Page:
HP 12C Trading

“I traded in between classes. I used a lot of pay phones on campus.”

-Ken Griffin

Of the many great interviews Lasse Heje Pedersen did in a must-read book for your investing library, Efficiently Inefficient, the one he did with Citadel’s Founder and CEO, Ken Griffin, ranks amongst the best.

I love learning about successful people in this profession. Getting insight into how they initially thought about building their #process is most interesting to me. Griffin started running money ($265,000) out of his Harvard dorm room in September of 1987.

“I had a satellite dish on top of my dorm room… back then all the decisions were made using paper and pencil and trying to approximate where I thought the bonds should trade based upon cash flow differentials, creditworthiness, and the inherent call protection of the bond… When I was in class, I’d have my HP 12C calculator, a scrap of paper, and think through information in my head and make decisions.” (Efficiently Inefficient, pg 288)

HP 12C Trading - earnings cartoon 04.12.2016

Back to the Global Macro Grind

Oh boy do I love my HP 12C.

These days, ex a few near the old battle axes who sit with me on the Hedgeye Research Desk (Tom Tobin and Todd Jordan), it’s hard to find the weaponry of these old school calculators. Sometimes the millennials mock that we use them. But we’re cool with that.

If you left me on an island (with no internet connection), here’s what I’d need to make market decisions:

  1. Notebooks
  2. Pens (I do not like pencils)
  3. HP 12C (with supply of batteries)

Oh, and cold beers … and a pay phone (1 call per day at the market close – closing price, volume, and volatility data = #critical).

That way I could build my own time-series by hand and not have to stress myself out, staring at screens all day long, trying to handicap what a bunch of machines are going to do to daily and weekly performance chasers.

Just so you know where my head is at, I’m actually heading out (with all 4 of our kids) on vacation this morning.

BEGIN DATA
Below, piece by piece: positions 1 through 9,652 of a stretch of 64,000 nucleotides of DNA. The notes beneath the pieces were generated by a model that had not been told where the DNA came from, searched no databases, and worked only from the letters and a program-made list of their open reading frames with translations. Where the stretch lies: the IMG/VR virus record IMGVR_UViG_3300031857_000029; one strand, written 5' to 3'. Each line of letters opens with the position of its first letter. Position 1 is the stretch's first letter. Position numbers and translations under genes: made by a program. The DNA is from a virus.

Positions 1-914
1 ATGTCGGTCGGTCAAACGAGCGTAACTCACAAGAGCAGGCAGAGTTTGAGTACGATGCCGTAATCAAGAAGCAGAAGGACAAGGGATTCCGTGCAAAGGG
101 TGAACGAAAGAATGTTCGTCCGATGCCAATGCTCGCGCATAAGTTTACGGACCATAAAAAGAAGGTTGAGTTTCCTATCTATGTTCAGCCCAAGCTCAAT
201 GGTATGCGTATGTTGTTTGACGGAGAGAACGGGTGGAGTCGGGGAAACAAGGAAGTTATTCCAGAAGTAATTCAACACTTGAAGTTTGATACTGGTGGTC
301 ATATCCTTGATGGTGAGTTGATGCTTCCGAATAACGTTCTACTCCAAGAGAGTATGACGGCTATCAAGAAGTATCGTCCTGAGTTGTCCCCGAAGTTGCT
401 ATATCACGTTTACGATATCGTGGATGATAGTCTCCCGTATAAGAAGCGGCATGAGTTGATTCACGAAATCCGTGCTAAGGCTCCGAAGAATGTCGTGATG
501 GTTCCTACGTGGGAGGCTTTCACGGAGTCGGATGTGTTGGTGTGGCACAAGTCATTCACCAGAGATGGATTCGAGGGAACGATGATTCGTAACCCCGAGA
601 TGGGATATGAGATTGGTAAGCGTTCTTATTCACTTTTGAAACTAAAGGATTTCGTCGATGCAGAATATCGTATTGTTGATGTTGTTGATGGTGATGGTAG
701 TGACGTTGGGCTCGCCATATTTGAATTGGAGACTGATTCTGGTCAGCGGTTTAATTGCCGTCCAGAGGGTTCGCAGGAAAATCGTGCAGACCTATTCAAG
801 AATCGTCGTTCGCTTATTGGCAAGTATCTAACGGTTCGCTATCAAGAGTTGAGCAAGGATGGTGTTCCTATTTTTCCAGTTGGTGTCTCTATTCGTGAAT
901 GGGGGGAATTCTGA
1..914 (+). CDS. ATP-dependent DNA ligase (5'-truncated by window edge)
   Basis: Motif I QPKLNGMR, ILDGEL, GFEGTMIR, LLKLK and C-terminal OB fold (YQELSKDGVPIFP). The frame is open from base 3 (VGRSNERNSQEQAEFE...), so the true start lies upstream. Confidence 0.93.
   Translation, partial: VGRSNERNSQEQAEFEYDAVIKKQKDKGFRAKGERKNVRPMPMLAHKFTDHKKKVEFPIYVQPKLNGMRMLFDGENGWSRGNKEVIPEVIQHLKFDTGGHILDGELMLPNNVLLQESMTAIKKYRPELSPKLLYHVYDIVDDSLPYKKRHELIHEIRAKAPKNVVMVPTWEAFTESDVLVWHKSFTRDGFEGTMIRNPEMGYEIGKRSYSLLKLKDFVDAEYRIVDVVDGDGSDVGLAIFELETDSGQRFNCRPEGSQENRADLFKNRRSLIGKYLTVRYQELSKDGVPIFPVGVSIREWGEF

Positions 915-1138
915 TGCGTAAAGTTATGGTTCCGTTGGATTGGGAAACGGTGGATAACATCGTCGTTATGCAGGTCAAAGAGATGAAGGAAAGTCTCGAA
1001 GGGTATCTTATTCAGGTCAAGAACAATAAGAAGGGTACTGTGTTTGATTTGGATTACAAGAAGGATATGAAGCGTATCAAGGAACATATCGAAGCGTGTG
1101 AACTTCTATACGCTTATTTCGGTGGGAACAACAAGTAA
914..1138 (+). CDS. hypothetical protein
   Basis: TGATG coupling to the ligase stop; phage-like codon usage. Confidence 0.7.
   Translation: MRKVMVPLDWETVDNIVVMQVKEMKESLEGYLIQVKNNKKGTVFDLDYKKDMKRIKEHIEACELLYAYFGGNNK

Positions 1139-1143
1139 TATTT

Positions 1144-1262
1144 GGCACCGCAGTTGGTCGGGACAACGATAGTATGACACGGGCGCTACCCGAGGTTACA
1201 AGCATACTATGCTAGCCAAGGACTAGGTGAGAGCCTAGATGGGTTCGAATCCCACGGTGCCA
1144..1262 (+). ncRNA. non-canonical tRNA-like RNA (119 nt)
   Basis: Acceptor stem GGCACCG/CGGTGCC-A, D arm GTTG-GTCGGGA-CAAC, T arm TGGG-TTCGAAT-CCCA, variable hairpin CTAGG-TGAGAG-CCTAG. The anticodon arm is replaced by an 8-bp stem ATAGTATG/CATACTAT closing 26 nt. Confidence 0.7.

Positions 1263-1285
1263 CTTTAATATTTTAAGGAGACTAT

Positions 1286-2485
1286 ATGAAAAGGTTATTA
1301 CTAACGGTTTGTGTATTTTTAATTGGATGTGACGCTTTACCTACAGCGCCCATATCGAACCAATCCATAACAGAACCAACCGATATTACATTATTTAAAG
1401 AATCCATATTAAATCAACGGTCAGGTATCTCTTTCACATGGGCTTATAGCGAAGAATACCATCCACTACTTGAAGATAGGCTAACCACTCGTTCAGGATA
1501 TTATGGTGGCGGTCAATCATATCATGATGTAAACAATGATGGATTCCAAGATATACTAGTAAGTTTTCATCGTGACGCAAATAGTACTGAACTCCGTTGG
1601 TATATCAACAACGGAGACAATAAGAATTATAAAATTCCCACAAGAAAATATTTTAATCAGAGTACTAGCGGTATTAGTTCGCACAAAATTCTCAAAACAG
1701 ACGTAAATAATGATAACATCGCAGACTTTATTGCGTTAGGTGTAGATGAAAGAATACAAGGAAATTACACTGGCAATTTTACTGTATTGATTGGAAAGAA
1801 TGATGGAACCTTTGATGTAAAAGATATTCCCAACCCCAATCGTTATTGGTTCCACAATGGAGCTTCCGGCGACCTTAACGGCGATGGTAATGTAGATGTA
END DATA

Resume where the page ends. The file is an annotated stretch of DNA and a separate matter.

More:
When taking “time” away from the screens, the real things that matter to me are my levels on intermediate-to-long-term durations. Within what I call our TRADE/TREND/TAIL model, what I’m talking about are:

  1. Intermediate-term TRENDS (3 months or more)
  2. Long-term TAILs (3 years or less)

While meeting with Institutional Investors in Boston for the last two days, I found myself answering the question “where could you be wrong?” using my long-term TAIL risk levels (slide 63 of the Q2 Macro Themes deck):

  1. US Dollar Index long-term TAIL support = 93.07
  2. Crude Oil (WTI) long-term TAIL resistance = $45.44
  3. SP500 long-term TAIL resistance = 2066
  4. US Equity Volatility long-term TAIL support = 11.71

These “levels” are dynamic (constantly changing as price, volume, and volatility data does), but the general levels on long-term durations don’t change much relative to something like my immediate-term (TRADE) risk range.

From a longer-term risk management perspective, what’s most interesting to me in macro right now is that:

A) Mostly all of Consensus Macro missed calling the long-term breakout in USD (and commensurate commodity #Deflation)

B) But, on shorter-term durations, consensus is right back in the saddle now, Short USD and Long Oil

C) And this is happening as both the Long-term support for USD is holding inasmuch as long-term resistance for Oil is

So… in addition to keeping shorts on (in Real-Time Alerts) where Earnings Season is our catalyst, maybe what I should do is just buy Dollars, short Oil & Gas Stocks (XOP), turn off my screens for a week…

While that might sound crazy to many who are fighting for their short-term performance lives right now, I think it’s crazier to think all that’s been imploding for the last 2-3 years has “bottomed” because some single-factor simple-moving-average in a chart has.

Crazy is as crazy does, I guess. After all, I’m still the guy using his HP 12C.

Our immediate-term Global Macro Risk Ranges are now (with intermediate-term TREND research views in brackets):

UST 10yr Yield 1.68-1.82% (bearish)

SPX 2030-2077 (bearish)
RUT 1082-1122 (bearish)

NASDAQ 4 (bearish)

Nikkei 152 (bearish)

DAX 9 (bearish)

VIX 13.01-19.03 (bullish)
USD 93.77-95.35 (bullish)
EUR/USD 1.12-1.14 (neutral)
YEN 106.96-111.42 (bullish)
Oil (WTI) 37.09-43.11 (bearish)

Nat Gas 1.91-2.07 (bearish)

Gold 1 (bullish)
Copper 2.05-2.17 (bearish)

Best of luck out there today,

KM

Keith R. McCullough
Chief Executive Officer

HP 12C Trading - 04.13.16 chart